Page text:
The standard pattern for the use of progress bars/status is usually divided into two different types:

  • Determinate progress where the amount of time/tasks is known, and the user interface reflects/updates as it progresses towards completion
  • Indeterminate progress where the amount of time/tasks is unknown, and the user interface is just a loop that continues until completion

We have seen how the file manager in Windows 8+ deals with file operations and some downloading managers that dynamically adjusts the progress where the user expectation is difficult to manage because there can be large fluctuations in the time and tasks.

Is there an emerging or alternative design pattern for progress status that is more suited to meeting these types of operations? Should there be different patterns when a determinate process changes to an indeterminate process as opposed to when it changes from an indeterminate process to a determinate process?

  • If progress is determinate, but can become indeterminate, was it ever determinate in the first place? Deep thoughts.
    – user31143
    Jun 16, 2016 at 12:47
  • @dan1111 sounds a bit like a philosophical question :D I guess if the determinate state was conditional to some specification (i.e. assume that download speed is constant, but what is suddenly the connection dropped) then once that condition becomes false you would end up with an indeterminate state?
    – Michael Lai
    Jun 16, 2016 at 13:11

2 Answers 2


For processes where the output is indeterminate, use a progress bar which is Continuous/ Indeterminate.

Here's a good example to follow for different types of Progress:

types of progresses

I believe the 4th transition above showcasing types of Progress bars answers your question regarding how to transition between Indeterminate to Determinate and vice versa.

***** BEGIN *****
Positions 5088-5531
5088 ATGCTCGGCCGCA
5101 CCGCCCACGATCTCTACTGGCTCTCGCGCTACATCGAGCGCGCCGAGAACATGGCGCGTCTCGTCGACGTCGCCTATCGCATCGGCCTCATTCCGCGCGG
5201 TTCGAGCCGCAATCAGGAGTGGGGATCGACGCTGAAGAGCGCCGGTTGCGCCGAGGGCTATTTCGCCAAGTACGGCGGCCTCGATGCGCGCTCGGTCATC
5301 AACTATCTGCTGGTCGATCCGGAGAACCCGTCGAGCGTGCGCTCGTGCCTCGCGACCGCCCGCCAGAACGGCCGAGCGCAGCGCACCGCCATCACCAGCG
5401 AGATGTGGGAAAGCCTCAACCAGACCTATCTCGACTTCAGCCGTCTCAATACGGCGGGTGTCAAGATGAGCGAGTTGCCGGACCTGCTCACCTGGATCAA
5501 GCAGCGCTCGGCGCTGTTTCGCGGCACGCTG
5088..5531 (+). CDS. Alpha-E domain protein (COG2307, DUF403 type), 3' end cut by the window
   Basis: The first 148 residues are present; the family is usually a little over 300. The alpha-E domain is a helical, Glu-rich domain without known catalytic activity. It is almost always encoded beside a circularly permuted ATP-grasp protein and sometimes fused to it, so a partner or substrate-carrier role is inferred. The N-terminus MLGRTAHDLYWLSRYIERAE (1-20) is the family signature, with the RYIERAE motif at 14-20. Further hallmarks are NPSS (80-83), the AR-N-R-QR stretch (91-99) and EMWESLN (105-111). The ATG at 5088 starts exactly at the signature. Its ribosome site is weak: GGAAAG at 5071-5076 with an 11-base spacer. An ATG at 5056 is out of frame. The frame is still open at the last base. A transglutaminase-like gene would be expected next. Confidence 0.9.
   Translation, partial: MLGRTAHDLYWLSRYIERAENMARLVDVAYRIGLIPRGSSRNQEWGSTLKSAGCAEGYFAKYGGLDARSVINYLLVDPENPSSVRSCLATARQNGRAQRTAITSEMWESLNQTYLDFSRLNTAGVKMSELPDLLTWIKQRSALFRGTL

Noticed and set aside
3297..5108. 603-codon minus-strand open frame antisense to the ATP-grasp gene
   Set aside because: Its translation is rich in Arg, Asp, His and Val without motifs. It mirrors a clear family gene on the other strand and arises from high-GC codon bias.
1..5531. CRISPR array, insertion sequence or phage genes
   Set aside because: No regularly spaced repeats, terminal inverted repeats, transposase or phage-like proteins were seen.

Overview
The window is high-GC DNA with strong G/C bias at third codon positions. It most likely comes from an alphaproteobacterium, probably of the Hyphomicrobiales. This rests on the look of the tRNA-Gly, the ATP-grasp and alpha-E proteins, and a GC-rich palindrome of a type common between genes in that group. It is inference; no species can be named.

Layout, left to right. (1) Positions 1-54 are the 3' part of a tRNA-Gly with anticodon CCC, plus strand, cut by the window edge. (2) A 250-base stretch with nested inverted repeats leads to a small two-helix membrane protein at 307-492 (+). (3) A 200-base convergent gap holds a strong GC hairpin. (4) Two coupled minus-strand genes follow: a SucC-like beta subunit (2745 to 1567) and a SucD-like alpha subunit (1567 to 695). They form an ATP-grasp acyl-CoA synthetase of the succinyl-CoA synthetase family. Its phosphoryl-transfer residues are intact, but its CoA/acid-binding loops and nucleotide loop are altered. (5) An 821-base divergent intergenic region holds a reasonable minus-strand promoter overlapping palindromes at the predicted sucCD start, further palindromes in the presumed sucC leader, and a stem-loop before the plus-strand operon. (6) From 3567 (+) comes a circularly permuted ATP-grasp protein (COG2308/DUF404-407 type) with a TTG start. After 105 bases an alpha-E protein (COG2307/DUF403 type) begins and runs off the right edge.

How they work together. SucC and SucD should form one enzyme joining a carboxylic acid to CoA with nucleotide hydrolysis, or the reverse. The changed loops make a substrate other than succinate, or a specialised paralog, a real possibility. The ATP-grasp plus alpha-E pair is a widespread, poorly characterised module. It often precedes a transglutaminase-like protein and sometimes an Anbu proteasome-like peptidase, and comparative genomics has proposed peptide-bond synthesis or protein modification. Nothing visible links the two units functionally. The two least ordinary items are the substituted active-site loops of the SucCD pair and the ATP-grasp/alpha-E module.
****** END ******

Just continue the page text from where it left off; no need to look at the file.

One can even do the same with the Circular Progress Bar. Example for Indeterminate.

indeterminate progress bar android

Whereas Circular Determinate Progress bar can be:


Also possible with Dots or other styles.

enter image description here

indeterminate progress bar windows

  • +1 a good summary of current strategies (I believe from Windows Metro design) that I am sure other people will find useful. Do you think the 4th pattern works equally well for transitions from determinate to indeterminate and indeterminate to determinate? It feels a little bit awkward from indeterminate to determinate for me.
    – Michael Lai
    Jun 16, 2016 at 5:14
  • The 4th one is more of a compromise. It can happen when the needed data is being received but the metadata to count it isn't being received. Once the receiving starts, one can populate the data using using the Determinate PB. It makes sense since a lot of apps I use do this to first connect indeterminately and then load the data determinately. If you are using this in your app, it becomes second nature after using it for a while. If you need, you could display Connecting and then Loading Image for the transition but I do not feel it is needed. Jun 16, 2016 at 6:54

Avoid changing paradigms, as this is worse for user expectations.

If a user is tracking progress with the progress bar you have provided, having it suddenly change to an indeterminate state will not be satisfying (in my opinion). Suddenly all information on progress goes away? I would think that things are going bad.

To me this is worse than a progress bar that is inaccurate because it got stuck at 99%. (Users don't really expect progress bars to be very accurate anyway, because they rarely are).

Pick the best compromise for your situation.

  • If these "indeterminate" cases are rare, then use a determinate progress bar, and just live with the occasional scenario where it is inaccurate.
  • If the task is usually unpredictable, just use indeterminate progress.

Consider Supplementing the progress bar with more information.

  • You could tell the user what task you are on.
  • If something unexpected happened, let the user know:

3000 extra files found, cleaning up (this may take a few extra minutes).

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